Some concepts are difficult to express. You can spend half the meeting going over the audience's heads as you try to explain the functional differences between your company's iOS app and web app versions. You can also put some images on the screen to illustrate your point quickly. Consider that your peers will most likely have different learning styles. Some people may be auditory and thus better able to follow the conversation. Visual learners who hear something technical and new may struggle to grasp the concept. Including images and illustrations can help clarify details that might otherwise overlook.

Don't assume

It is difficult to predict someone's literacy on a subject outside of their area of expertise. Speaking in technical terms can isolate people who are unfamiliar with the subject matter. Instead of using specialized words, use a more exact synonym, define before someone asks, and use analogies to illustrate topics.

These tips will help you remember the average non-technical listener. Using a few of them can elevate and make accessible any industry-specific topic to the general public. Conversations with coworkers from other departments will flow more smoothly as ideas are fluidly shared. It can increase efficiency and make people feel more connected to the overall business direction.

How to find, report and handle bugs with a non-technical client?

In this article, I'd like to suggest a few techniques for dealing with production errors if your client is non-technical. Of course, the best way to deal with errors is to avoid them in the first place. We can try to achieve this by creating a reliable test suite, conducting code reviews, and performing quality assurance. Here are some bugs that report and handled with a non-technical client.

Finding bugs

The best way to handle errors is, of course, to prevent them from occurring. We can try to achieve that by writing reliable test suite, code reviews, and QA.

An excellent idea that you can implement in your project is adding an error tracking system to your application (for instance, Honeybadger or Airbrake). Service like this notifies you immediately after something wrong happened in your application. It allows you to act faster as opposed to waiting for the client’s bug report. An error tracking system provides you with a stack trace, together with the details about the request and environment that triggered the error. Usually, it is everything you need in order to quickly debug your problem.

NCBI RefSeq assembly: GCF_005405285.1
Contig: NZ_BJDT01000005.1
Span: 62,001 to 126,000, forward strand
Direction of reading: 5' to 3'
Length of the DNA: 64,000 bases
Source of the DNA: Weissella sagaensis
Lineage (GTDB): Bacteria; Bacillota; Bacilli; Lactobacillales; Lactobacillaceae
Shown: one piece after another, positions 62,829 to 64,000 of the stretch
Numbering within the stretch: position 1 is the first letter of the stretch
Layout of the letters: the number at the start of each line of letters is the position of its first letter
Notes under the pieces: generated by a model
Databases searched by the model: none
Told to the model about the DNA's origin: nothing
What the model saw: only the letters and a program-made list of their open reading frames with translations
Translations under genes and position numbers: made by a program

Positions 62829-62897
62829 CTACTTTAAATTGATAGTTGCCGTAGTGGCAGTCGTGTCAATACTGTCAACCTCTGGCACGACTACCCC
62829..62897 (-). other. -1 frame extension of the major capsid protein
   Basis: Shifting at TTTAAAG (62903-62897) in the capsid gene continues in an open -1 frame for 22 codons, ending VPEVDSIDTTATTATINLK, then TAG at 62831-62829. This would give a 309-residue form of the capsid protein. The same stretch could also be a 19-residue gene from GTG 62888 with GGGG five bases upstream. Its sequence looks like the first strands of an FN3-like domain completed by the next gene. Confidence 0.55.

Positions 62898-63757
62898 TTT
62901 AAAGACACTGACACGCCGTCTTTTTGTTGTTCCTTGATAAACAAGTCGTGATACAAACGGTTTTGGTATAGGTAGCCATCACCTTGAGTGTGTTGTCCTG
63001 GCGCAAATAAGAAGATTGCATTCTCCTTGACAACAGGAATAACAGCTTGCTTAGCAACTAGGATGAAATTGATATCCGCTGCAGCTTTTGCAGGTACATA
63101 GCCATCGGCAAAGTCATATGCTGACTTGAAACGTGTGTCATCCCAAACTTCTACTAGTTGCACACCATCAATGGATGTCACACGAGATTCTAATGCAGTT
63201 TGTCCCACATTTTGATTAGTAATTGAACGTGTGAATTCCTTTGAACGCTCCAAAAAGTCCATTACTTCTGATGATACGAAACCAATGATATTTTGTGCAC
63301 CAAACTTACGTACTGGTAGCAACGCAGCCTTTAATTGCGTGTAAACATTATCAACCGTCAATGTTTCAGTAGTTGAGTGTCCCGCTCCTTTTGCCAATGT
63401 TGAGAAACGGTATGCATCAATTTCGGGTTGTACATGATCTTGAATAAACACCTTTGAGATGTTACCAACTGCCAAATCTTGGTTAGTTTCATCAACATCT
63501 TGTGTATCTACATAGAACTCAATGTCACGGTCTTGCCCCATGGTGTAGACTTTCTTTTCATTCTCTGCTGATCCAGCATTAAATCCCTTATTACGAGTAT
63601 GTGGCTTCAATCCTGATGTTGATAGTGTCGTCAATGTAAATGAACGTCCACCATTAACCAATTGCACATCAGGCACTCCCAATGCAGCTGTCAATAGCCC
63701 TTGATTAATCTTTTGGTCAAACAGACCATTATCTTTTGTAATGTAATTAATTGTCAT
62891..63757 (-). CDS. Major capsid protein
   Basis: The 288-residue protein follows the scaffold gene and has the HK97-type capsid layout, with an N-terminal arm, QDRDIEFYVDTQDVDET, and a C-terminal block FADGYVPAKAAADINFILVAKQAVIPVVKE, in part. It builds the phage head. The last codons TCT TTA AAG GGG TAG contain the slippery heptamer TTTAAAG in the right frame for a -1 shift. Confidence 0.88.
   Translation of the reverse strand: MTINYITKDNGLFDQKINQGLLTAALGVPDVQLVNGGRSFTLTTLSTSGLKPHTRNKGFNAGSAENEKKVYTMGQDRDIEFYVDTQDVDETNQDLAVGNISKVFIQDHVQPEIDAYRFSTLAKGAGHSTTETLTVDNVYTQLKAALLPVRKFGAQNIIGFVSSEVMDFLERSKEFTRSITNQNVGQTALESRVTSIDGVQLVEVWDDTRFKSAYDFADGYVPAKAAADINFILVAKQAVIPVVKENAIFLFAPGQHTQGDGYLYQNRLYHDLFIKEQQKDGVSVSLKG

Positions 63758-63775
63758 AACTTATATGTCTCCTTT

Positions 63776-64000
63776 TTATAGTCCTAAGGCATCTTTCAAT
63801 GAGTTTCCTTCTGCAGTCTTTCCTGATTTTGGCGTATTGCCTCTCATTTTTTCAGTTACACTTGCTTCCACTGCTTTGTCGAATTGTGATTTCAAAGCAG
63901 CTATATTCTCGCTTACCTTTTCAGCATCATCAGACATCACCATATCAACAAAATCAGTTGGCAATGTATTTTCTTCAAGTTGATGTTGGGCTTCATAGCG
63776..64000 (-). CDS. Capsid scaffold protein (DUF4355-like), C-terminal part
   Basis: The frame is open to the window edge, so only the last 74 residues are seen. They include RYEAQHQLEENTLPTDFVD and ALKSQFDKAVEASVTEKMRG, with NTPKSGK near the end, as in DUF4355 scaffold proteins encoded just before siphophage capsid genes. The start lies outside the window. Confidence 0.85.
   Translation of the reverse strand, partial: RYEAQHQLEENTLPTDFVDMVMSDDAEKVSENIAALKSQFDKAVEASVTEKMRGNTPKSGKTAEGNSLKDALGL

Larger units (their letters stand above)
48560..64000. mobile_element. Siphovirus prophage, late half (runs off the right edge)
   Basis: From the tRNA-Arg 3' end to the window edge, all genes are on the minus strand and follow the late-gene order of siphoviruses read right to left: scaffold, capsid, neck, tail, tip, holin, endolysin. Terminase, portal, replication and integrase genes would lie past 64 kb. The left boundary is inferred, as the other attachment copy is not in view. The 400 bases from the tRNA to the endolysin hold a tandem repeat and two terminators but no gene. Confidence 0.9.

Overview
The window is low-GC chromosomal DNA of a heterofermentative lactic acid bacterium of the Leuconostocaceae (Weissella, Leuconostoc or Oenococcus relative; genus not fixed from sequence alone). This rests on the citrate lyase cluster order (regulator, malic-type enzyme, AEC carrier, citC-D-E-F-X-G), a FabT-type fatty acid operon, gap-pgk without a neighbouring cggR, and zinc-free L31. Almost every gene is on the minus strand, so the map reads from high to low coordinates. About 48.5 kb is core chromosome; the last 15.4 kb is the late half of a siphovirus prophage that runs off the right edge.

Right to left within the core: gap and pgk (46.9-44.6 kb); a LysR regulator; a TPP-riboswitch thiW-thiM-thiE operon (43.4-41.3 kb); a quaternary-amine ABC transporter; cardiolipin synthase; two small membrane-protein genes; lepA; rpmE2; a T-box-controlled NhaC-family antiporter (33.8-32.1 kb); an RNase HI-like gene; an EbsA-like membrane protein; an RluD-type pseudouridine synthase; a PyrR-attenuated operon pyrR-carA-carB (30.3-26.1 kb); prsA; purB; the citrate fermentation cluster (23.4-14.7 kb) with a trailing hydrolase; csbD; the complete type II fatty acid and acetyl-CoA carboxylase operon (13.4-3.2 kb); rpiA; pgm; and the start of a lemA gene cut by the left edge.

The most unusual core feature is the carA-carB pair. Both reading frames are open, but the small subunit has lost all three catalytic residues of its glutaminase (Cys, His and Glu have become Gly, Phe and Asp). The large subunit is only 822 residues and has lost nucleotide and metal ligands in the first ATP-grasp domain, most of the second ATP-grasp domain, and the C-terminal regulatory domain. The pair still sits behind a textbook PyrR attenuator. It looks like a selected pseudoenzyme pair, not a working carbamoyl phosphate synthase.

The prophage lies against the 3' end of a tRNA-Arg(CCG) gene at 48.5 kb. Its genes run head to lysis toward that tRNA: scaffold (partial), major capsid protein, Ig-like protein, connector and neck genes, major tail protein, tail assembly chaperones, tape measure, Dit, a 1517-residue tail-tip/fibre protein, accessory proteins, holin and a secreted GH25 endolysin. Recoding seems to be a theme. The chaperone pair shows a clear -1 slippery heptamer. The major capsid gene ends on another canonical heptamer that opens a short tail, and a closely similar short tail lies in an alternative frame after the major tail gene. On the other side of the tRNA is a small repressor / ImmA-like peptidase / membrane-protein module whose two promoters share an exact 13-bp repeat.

Unfortunately, not every type of errors can be found that way. A feature that “works” but was not implemented according to the client specification is one example. This type of errors is usually reported by the client. In an ideal world, bugs like this should never left the staging environment but unfortunately, it sometimes happens. This brings us to the next point:


Reporting bugs

In order to save your time (and the client’s money), it is wise to educate your client how the errors should be reported. I suggest to ask your client to always provide you with those three things:

  • a screenshot
  • an URL where the error occurred
  • a description of what happened or what should have happened but didn’t

That information should go directly to your ticketing system (for instance, Trello, Pivotal Tracker, Jira) and be reported as a bug. A good practice is to send a link to the ticket on a dedicated channel on a collaboration hub (for example Slack or HipChat).

Another thing that has to be explained to the client is the urgency of an error. Most errors should be fixed as fast as possible, but some bugs like, for example, a typo in the description can wait till the next morning. On the other hand, showstoppers as a cart price being wrongly calculated should be fixed immediately.

Handling bugs

As I mentioned before, all bugs should go directly to your ticketing system and therefore, they should be treated as regular tasks. What it means is that each error:

  • should be prioritized
  • has to be assigned to someone
  • has to be resolved (obviously) with adding a regression test
  • has to be reviewed
  • QAed
  • has to be deployed

Of course, if a quick fix is needed, you can speed up this process, but after the bug is fixed, it is wise to go back and do everything the right way.

As a team leader, you should also take care of the client. You should explain what happened and why. Estimate the possibility of a new occurrence, and suggest the way of fixing the bug. You should also provide the client with a time box in which the fix will be ready on production.


To avoid problems, you should always use the best practices in your projects. However, if some errors slip through your test suite, code reviews, QA, and staging testing, make sure you handle them properly. Remember that it is your responsibility to assist your client and educate him on the processes and best practices. In the long run, your efforts will be rewarded.

And if you’re looking for an experienced custom software development company that will communicate with you in a clear and easy-to-understand way about all the details of building software, don’t hesitate to reach out to Selleo.